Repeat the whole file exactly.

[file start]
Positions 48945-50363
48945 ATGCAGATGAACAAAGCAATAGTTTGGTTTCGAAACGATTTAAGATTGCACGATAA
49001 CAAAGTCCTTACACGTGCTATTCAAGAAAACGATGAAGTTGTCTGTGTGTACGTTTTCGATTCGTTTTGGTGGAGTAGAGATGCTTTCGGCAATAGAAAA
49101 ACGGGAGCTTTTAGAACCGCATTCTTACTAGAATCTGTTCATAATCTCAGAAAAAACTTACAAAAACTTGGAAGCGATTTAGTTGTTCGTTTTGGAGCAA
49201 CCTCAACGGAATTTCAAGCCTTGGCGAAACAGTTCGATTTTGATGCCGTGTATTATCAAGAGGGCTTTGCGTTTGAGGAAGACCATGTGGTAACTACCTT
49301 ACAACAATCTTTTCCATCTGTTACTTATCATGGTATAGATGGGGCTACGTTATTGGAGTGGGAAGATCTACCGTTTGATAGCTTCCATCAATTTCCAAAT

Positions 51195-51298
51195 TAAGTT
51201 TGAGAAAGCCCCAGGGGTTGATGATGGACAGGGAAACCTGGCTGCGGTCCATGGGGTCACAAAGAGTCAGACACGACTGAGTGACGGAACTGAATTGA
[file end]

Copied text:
Positions 48945-50363
48945 ATGCAGATGAACAAAGCAATAGTTTGGTTTCGAAACGATTTAAGATTGCACGATAA
49001 CAAAGTCCTTACACGTGCTATTCAAGAAAACGATGAAGTTGTCTGTGTGTACGTTTTCGATTCGTTTTGGTGGAGTAGAGATGCTTTCGGCAATAGAAAA
49101 ACGGGAGCTTTTAGAACCGCATTCTTACTAGAATCTGTTCATAATCTCAGAAAAAACTTACAAAAACTTGGAAGCGATTTAGTTGTTCGTTTTGGAGCAA
49201 CCTCAACGGAATTTCAAGCCTTGGCGAAACAGTTCGATTTTGATGCCGTGTATTATCAAGAGGGCTTTGCGTTTGAGGAAGACCATGTGGTAACTACCTT
49301 ACAACAATCTTTTCCATCTGTTACTTATCATGGTATAGATGGGGCTACGTTATTGGAGTGGGAAGATCTACCGTTTGATAGCTTCCATCAATTTCCAAAT

Positions 51195-51298
51195 TAAGTT
51201 TGAGAAAGCCCCAGGGGTTGATGATGGACAGGGAAACCTGGCTGCGGTCCATGGGGTCACAAAGAGTCAGACACGACTGAGTGACGGAACTGAATTGA